Sept. 1 (Bloomberg) -- U.K. 10-year bonds rose for the first time in three days as stocks declined and an industry report showed home prices unexpectedly dropped in August, boosting demand for the perceived safety of government debt.
Ten-year yields fell from the highest level in three weeks as investors reduced bets that the Bank of England will raise interest rates. The average price of a house slipped 0.6 percent, after gaining 0.3 percent in July, Nationwide Building Society said. Economists surveyed by Bloomberg forecast prices to be unchanged. The FTSE 100 Index slid as much as 0.9 percent. U.S. stocks swung between gains and losses, with the Standard and Poor’s 500 Index falling as much as 0.5 percent.
“We are seeing safe-haven flows and gilts are also on the front foot,” said David Schnautz, a fixed-income strategist at Commerzbank AG in London. “The whole data picture is discouraging overall, and obviously that’s creating a nice tailwind and that’s why gilts are firmer.”
Ten-year gilt yields fell six basis points to 2.54 percent at 4:17 p.m. in London, after rising to 2.64 percent earlier today, the highest since Aug. 10. The 3.75 percent bond due September 2020 rose 0.515, or 5.15 pounds per 1,000-pound ($1,616) face amount, to 109.680. The two-year yield dropped four basis points to 0.56 percent.
Gilts have handed investors a 7.2 percent return this year, compared with 5.2 percent from German debt and 7.2 percent from Treasuries, according to the European Federation of Financial Analysts Societies. U.K. debt gained 2.7 percent in August, the indexes show.
U.K. manufacturing contracted the most in more than two years in August, according to a gauge based on a survey by Markit Economics and the Chartered Institute of Purchasing and Supply. The reading fell to 49 from 49.4 in July, according to an e-mailed report. A level below 50 indicates contraction. New orders fell the most in almost 2 1/2 years.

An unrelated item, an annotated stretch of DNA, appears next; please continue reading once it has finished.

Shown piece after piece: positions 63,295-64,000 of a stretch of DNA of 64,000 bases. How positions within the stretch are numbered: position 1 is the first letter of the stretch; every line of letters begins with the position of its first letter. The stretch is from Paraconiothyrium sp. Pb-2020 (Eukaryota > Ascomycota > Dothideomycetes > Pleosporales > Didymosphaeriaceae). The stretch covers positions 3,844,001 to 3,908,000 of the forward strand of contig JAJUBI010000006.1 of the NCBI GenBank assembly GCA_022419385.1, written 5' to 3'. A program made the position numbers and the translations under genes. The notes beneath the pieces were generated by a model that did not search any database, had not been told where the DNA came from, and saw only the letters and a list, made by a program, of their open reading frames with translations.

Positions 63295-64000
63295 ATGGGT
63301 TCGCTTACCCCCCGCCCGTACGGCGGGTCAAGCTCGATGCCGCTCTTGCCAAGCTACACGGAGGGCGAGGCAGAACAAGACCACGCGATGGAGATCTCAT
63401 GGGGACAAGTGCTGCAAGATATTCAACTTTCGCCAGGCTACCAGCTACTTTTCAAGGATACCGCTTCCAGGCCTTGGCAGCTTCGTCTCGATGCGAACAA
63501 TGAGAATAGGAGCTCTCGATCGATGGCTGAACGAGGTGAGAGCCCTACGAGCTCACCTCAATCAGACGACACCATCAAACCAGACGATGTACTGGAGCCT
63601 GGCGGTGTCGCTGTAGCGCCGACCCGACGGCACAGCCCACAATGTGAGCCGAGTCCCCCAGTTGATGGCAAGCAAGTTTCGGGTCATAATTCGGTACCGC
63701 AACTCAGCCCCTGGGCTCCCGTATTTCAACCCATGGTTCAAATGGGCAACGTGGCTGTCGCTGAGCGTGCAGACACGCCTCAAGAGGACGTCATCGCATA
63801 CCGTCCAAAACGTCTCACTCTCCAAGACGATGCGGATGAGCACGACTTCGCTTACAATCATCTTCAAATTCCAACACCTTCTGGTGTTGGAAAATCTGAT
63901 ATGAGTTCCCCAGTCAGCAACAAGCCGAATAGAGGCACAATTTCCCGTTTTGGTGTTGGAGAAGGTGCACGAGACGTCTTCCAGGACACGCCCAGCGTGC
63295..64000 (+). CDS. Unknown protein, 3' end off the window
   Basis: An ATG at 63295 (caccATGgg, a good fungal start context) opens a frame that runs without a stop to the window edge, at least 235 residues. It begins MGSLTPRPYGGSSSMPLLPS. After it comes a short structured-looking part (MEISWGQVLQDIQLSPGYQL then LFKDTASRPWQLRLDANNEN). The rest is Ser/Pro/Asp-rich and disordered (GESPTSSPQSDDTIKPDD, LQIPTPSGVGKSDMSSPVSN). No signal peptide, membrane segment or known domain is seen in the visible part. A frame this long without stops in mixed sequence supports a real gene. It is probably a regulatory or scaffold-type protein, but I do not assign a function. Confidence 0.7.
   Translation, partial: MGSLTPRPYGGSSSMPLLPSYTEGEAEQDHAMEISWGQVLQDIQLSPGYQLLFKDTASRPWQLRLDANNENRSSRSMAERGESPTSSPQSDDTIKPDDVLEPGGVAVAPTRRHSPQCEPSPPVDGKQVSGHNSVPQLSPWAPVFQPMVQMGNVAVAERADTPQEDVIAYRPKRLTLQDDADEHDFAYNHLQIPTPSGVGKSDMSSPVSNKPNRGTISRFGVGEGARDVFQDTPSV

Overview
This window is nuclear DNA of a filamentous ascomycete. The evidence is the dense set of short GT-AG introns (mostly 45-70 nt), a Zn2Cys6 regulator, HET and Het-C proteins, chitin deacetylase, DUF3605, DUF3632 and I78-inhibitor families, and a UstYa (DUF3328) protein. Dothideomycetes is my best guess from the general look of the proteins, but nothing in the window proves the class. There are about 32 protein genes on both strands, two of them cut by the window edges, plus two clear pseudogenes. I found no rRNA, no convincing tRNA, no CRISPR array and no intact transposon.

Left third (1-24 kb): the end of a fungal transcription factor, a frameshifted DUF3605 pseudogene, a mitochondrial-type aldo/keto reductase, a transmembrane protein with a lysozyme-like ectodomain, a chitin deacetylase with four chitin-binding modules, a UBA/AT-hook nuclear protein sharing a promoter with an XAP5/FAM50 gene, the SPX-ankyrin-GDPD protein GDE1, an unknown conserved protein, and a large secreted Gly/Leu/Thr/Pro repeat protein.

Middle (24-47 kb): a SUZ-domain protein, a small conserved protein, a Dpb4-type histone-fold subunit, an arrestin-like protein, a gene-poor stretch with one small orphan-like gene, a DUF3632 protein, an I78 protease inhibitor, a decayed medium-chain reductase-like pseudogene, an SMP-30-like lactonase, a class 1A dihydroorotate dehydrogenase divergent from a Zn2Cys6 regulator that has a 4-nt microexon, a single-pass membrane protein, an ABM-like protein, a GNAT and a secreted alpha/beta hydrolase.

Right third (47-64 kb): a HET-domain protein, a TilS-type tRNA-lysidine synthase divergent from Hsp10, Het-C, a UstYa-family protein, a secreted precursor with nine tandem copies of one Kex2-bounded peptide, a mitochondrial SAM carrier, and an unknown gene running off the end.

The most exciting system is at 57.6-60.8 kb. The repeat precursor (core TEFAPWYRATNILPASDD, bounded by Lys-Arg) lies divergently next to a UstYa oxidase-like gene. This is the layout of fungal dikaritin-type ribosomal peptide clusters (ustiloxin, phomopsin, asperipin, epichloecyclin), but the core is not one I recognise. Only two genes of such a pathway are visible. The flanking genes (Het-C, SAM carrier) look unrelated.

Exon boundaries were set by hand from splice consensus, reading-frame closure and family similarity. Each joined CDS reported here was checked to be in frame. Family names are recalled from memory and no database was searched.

Short-sterling futures advanced, leaving the implied yield on the contract expiring in December one basis point lower at 1 percent, indicating traders are reducing wagers on higher U.K. borrowing costs. The central bank kept its benchmark rate at 0.5 percent on Aug. 4.
Britain sold 3 billion pounds of 3.75 percent bonds maturing in 2021 today, attracting bids for 1.99 times the amount of debt on offer.
The pound strengthened for a second day against the euro after a report showed European manufacturing shrank more than initially estimated in August.
A manufacturing gauge based on a survey of purchasing managers in the euro region fell to 49 from 50.4 in July, Markit said today. That was below an initial estimate of 49.7 published on Aug. 23. European confidence in the economic outlook plunged the most since December 2008 last month, the European Commission said Aug. 30.
“It’s probably correct to say that the balance of news has been negative, but it’s been more so in other parts of the world, the euro zone in particular,” said Adam Cole, head of global currency strategy in London at Royal Bank of Canada, the nation’s largest lender. “There’s already a lot of bad news in the price of sterling already.”
The pound strengthened 0.3 percent to 88.19 pence per euro, after depreciating to 88.85 pence yesterday, the weakest level since Aug. 10. Sterling fell for a third day against the dollar, losing 0.6 percent to $1.6166. It lost 1.7 percent to 1.2871 Swiss francs, a third day of declines.
Investors should sell the pound against the Swiss franc because the Bank of England will likely resume asset purchases, which would override support from the country’s AAA rating, according to BNP Paribas SA.
“We believe that yield differentials and central bank policy will dominate all other factors, leaving the pound vulnerable to further downside,” Mary Nicola, a strategist at BNP Paribas in New York, wrote in a client note today. “With the U.K.’s fiscal hands tied, deterioration of the economic data will force monetary policy to do more heavy lifting.”
--With assistance from Scott Hamilton, Anchalee Worrachate in London and Simone Meier in Zurich. Editors: Mark McCord, Peter Branton
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